Sleep is one of the great mysteries of neuroscience. Like the origin of the universe is for the astrophysicist, sleep has puzzled brilliant minds since antiquity. Ancient Greece prayed to the sleep god Hypnos to restore their bodies and minds. Hypnos is where we get the word hypnosis. The Romans had their own sleep god, Somnus, from which we get the word somnolence (sleepiness). We no longer pray to sleep gods, but we remain zealots in our desire for the restorative powers of sleep.
Despite many scientific discoveries in sleep medicine, there still remains much debate regarding even the fundamental question of why we sleep. What we do know is the harm that can occur when there is lack of sleep. Sleep deprivation, often self-induced, is so pervasive these days that most people may not even realize that they suffer from it. Sleep medicine research has shown that chronic sleep deprivation can have far reaching negative effects on your health.
For example, being awake for 24 hours continuously has been shown in research studies to mimic deficits in judgment similar to that of a legally drunk person. Sleep deprivation has been linked to increased rates of cancer, dementia, heart attack, stroke, high blood pressure, and diabetes. The stress from poor sleep can increase the severity of stress related disorders including heart disease, depression, and chronic pain.
Sleep deprivation can also lead to premature aging by decreasing growth hormone production and its normal release during sleep. Growth hormone is released by the pituitary gland during deep sleep. Normal levels of growth hormone help you look and feel younger.
Whether you have difficulty falling asleep, staying asleep, or are experiencing poor quality of sleep, you can improve your sleep with the helpful tips below without using medications:
Exercise regularly at least three times per week while maintaining a healthy diet and weight. Do not exercise for at least three hours before bed. Exercise in the morning whenever possible.
Work with your doctor to treat any medical conditions and remove any medications that can negatively affect sleep.
Keep a regular sleep and wake time schedule. Keep this schedule even on the weekends and holidays. Allow at least 7 hours for sleep.
Do not eat any food or drink fluids, including alcohol, for at least two hours before bed, and avoid caffeinated beverages after noon. Having a small protein snack three hours before sleep may increase tryptophan/melatonin production, which can improve sleep.
Do not watch television or use computer devices in the bedroom. Turn all devices off for at least one hour before bed.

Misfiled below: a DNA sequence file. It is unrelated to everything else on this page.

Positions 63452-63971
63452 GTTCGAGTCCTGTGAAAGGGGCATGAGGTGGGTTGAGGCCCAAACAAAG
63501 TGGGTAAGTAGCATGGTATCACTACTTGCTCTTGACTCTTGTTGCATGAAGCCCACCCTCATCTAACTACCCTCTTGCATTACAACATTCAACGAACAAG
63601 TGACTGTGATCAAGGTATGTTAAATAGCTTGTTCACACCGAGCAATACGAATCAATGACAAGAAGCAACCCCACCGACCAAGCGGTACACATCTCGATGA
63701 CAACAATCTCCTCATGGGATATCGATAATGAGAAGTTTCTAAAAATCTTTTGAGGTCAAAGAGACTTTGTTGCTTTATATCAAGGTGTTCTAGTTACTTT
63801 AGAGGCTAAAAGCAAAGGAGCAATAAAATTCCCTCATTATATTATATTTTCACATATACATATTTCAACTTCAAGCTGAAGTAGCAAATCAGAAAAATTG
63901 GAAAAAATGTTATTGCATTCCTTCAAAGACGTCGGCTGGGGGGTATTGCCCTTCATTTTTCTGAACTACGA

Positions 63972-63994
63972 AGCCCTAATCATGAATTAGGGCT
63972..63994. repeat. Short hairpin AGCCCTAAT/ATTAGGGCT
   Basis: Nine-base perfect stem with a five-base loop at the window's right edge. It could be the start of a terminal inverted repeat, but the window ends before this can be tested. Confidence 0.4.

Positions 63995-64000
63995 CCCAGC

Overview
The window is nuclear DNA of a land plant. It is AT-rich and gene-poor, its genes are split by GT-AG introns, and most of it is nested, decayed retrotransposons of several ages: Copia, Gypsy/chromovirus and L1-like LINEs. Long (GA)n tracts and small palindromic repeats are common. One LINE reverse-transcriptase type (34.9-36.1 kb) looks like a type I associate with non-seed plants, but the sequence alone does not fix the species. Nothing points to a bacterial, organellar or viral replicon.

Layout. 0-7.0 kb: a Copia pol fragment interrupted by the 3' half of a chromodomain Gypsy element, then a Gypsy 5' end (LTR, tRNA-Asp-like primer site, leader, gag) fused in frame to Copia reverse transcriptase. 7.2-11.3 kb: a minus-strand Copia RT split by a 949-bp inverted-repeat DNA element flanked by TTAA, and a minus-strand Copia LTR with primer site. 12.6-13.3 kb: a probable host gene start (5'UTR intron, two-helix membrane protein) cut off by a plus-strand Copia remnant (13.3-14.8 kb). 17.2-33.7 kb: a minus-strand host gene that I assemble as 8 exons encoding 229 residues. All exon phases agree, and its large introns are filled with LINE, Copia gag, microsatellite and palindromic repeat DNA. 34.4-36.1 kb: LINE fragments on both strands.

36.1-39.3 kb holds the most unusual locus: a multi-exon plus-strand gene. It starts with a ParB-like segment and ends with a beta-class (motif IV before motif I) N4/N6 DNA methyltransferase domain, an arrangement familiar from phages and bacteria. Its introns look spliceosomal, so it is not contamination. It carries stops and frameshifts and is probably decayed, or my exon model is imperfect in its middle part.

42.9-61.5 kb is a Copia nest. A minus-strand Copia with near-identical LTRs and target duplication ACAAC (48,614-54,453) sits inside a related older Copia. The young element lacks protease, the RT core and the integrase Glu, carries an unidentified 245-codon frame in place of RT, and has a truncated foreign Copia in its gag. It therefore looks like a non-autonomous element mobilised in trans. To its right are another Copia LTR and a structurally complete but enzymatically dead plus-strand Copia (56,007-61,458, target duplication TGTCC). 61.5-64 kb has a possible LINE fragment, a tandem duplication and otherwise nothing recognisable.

Have a simple bedtime relaxing routine away from the bedroom. Meditation, prayer, journaling, and quiet reading help you transition to sleep mode.
Hot shower, bath, or sauna before bed can improve sleep quality by increasing core body temperature.
Go to the bathroom right before bed. This will avoid awakenings due to bladder distention.
Optimize your sleep environment:
Sleep in complete darkness. Use an eye mask if needed.
Keep temperature in your bedroom at 70 degrees if possible. The most optimal temperature for sleep is believed to be 68-72 degrees.
Isolate your sleep area from unwanted noise. Use a gentle alarm chime and keep the alarm clock away from view. The stress of being awakened by a harsh alarm can affect your sleep the next day.
Reserve your bedroom for sleep only.
Sleep in separate bedrooms if your bed partner is disruptive.
Turn off your Wi-Fi and cell phones, which emit electromagnetic fields (EMF). EMF may negatively affect the function of the pineal gland, which helps the body secrete growth hormone and melatonin.
Hopefully these recommendations will improve your sleep without need for sleep medications, which are now so widely used in our society. These medications work briefly only to lose their effects after building tolerance. Addiction to sleep medications is a silent epidemic. Significant harm and even death can occur with sleep medication addiction.
Remember that sleep is a natural process with its own biorhythm. Like hunger and thirst, the need for sleep is satisfied only when we provide what the body needs. Just as you would not treat your hunger or thirst with a pill, we should not expect medications to be the key to a night of restful sleep.